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Week 3 notes for assigned readings

by: Kristena Notetaker

Week 3 notes for assigned readings 373

Marketplace > University of Illinois at Urbana-Champaign > Sociology > 373 > Week 3 notes for assigned readings
Kristena Notetaker
GPA 3.6

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About this Document

These notes cover week 3 of Social Stratification (SOC373) and could also help for other classes that cover work by Blau and Duncan, social mobility, social class, ascribed and achieved status, and...
Sociology: Social Stratification
Class Notes
sociology, social stratification, blau and duncan, social mobility, mobility, class, ascribed status, achieved status, status, inequality, opportunity
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This 4 page Class Notes was uploaded by Kristena Notetaker on Friday March 18, 2016. The Class Notes belongs to 373 at University of Illinois at Urbana-Champaign taught by Cragoe in Spring 2016. Since its upload, it has received 10 views. For similar materials see Sociology: Social Stratification in Sociology at University of Illinois at Urbana-Champaign.


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Date Created: 03/18/16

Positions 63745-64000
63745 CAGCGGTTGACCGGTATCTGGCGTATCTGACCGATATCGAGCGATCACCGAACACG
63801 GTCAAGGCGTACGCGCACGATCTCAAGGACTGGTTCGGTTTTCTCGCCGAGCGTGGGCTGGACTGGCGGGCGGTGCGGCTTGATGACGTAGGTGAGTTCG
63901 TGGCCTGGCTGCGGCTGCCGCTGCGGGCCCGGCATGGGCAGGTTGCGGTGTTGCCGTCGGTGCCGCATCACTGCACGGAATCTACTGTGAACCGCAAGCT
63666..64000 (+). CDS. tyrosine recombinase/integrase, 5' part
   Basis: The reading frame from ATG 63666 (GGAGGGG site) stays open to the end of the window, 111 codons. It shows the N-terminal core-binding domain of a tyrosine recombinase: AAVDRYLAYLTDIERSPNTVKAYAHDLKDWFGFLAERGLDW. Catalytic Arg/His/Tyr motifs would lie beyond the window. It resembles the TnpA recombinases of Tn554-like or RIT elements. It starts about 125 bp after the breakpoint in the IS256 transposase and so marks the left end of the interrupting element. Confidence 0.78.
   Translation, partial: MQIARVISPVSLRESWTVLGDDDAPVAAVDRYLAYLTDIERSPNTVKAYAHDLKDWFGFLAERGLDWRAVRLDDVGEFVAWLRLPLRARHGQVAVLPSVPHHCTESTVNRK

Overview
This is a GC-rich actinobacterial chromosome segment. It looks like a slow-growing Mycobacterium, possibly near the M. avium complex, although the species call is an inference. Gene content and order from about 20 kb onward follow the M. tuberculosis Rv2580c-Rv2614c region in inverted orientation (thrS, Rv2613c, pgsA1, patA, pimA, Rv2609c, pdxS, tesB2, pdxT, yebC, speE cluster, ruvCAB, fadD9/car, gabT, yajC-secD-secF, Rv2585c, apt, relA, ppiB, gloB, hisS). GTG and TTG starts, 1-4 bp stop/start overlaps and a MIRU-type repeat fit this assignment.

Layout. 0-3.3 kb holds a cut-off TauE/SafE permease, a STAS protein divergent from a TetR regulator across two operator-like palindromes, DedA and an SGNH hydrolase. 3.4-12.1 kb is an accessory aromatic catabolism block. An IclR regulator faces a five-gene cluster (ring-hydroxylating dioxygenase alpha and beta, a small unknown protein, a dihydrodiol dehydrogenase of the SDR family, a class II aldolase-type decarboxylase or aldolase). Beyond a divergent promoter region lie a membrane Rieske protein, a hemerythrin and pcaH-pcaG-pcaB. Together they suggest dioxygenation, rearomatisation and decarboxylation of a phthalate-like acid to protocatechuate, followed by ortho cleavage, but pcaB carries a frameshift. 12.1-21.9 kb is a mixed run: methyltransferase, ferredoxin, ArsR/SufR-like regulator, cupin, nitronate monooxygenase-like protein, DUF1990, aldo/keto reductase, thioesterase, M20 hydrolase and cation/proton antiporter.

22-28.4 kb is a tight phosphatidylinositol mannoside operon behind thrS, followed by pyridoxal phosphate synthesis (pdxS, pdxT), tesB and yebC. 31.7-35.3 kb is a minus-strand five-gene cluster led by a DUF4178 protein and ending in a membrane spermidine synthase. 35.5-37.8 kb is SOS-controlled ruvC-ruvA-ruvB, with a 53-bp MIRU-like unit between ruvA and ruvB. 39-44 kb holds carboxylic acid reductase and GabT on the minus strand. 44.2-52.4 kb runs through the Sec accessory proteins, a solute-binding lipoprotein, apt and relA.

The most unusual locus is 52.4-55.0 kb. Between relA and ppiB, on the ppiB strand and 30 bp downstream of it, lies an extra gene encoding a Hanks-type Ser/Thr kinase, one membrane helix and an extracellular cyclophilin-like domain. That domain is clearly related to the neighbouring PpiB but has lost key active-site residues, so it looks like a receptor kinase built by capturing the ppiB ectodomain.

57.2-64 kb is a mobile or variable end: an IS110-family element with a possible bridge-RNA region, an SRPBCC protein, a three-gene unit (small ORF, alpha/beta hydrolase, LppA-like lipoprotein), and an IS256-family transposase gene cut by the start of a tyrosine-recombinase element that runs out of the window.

Week 3 Reading Guide Assignment: GRUSKY: “The Process of Stratification” (pp 506-516) On Moodle: “Income Inequality, Equality of Opportunity, & Intergenerational Mobility” On Moodle: “Social Mobility?” On Moodle: “Social Mobility & Education” Things to Learn: Blau & Duncan – “The Process of Stratification” Definition of stratification Achievements such as educational achievement and other things such as skills and abilities determine an individual’s position or ranked job in a society; these skills, achievements and abilities determine the distribution of jobs and status attainment, which is also influenced by circumstances of a person’s birth (traits they are born into). Ascriptive Status vs. Achieved Status An ascriptive status is a status a person is born with- they are born into this status (sex, race, family name, amount of money parent’s have). An achieved status is something a person achieved and worked for to maintain (occupation, spouse, college degree) The three main questions of the study 1. How far is a society willing to go in the direction of the achievement principal/model (which enhances equal opportunities)? 2. How and to what degree do the circumstances of birth condition subsequent status? 3. How does status attained (whether by ascription or achievement) at one stage of the life cycle affect the likelihood for a subsequent stage? The five components of Blau and Duncan’s status attainment model 1. Father’s education 2. Father’s occupational status 3. Respondent’s education 4. Respondent’s first occupational status 5. Respondent’s occupational status in 1962 (when the study was done) Does education help or hamper economic mobility? Education helps economic mobility because it is an achievement, which at the same time helps you to acquire certain skills and abilities for certain jobs that require this achievement and skills/abilities. Corak – “Income Inequality, Equality of Opportunity, & Intergenerational Mobility” How Americans define the “American Dream” It is the freedom to say and do what you want and to succeed regardless of any circumstances. There is equality of opportunity with the freedom of expression. The equality of opportunity is the biggest notion of the “American Dream.” Note: The things that lead with the equality of opportunity are equality of condition and equality of outcome. Intergenerational mobility When a person moves higher on the hierarchy than their previous family members “prospect of upward mobility” hypothesis Relationship between inequality and mobility Higher inequality tends to indicate less mobility in a society. The three main questions addressed in the paper: 1) Why America differs from other countries? 2) How intergenerational mobility will change in an era of higher inequality? 3) How the process of mobility is different for the top 1 percent? Human capital Something that someone has within themselves (level of education, skills, personality traits) that are desirable in the job market/capitalist society. Education is the ultimate human capital. Gini coefficient The measure of income inequality in a society. It is the most common way to look at inequality in different societies. What are the three main institutions that drive intergenerational income mobility? 1. Families 2. Labor markets 3. Public policy What does Corak want from public policy? He wants changes to be made for the promotion of human capital of children in a way that offers relatively greater benefits to the relatively disadvantaged. He wants changes in public policy so that mobility can be more leveled. Equality of Opportunity vs. Equality of Outcome Equality of opportunity means everyone has equal access to the opportunities in a society, but this doesn’t necessarily mean they will have equal outcomes from these opportunities. “American Dream” vs. “Canadian Dream” Very similar views and ideas, except one major difference. The difference is that Americans were more likely to view the government as doing more harm than good in their pursuit of the American Dream. Americans also viewed possible policy interventions of having the possibility of being effective in order to promote economic mobility. Social Mobility? (Understanding Society article) Definition of “social mobility” The likelihood that a child will grow up into adulthood and attain a higher level of economic and social wellbeing than his/her family of origin. Definition of “social class” A sub-population within a society in which parents and their adult children tend to share similar occupations and economic circumstances of life. Meritocracy Society that is based on abilities and merit. It is a functionalist ideal. Plutocracy People in society get where they are based on their family in terms of the amount of money and power their family has- so, this society is basically ruled by the rich and powerful. Caste system Your position in society is assigned to you based on your ascriptive status, and you cannot move up in the hierarchy if yours is undesirable. Social Mobility & Education (World Bank article) Socio-economic status (SES) An individual’s economic and social position in relation to others which is based on income, education, and occupation. This article shows a graph which suggests children with parents who have low socioeconomic statuses have lower math test scores, and children with parents who have higher socioeconomic statuses do better on math tests. Higher SES= more money Two relationships explaining the role of education in mobility: Mincerian earnings function: More education leads to more income. This is broadly true, but not in all cases. Richer parents  Better school performance Wage inequality vs. general socioeconomic inequality Wage inequality is the unequal amount of money people make on a typical day at their jobs. General socioeconomic inequality includes inequality in education, property ownership and income, and income. Wage inequality is the root cause of overall income inequality and the quality of education an individual can acquire.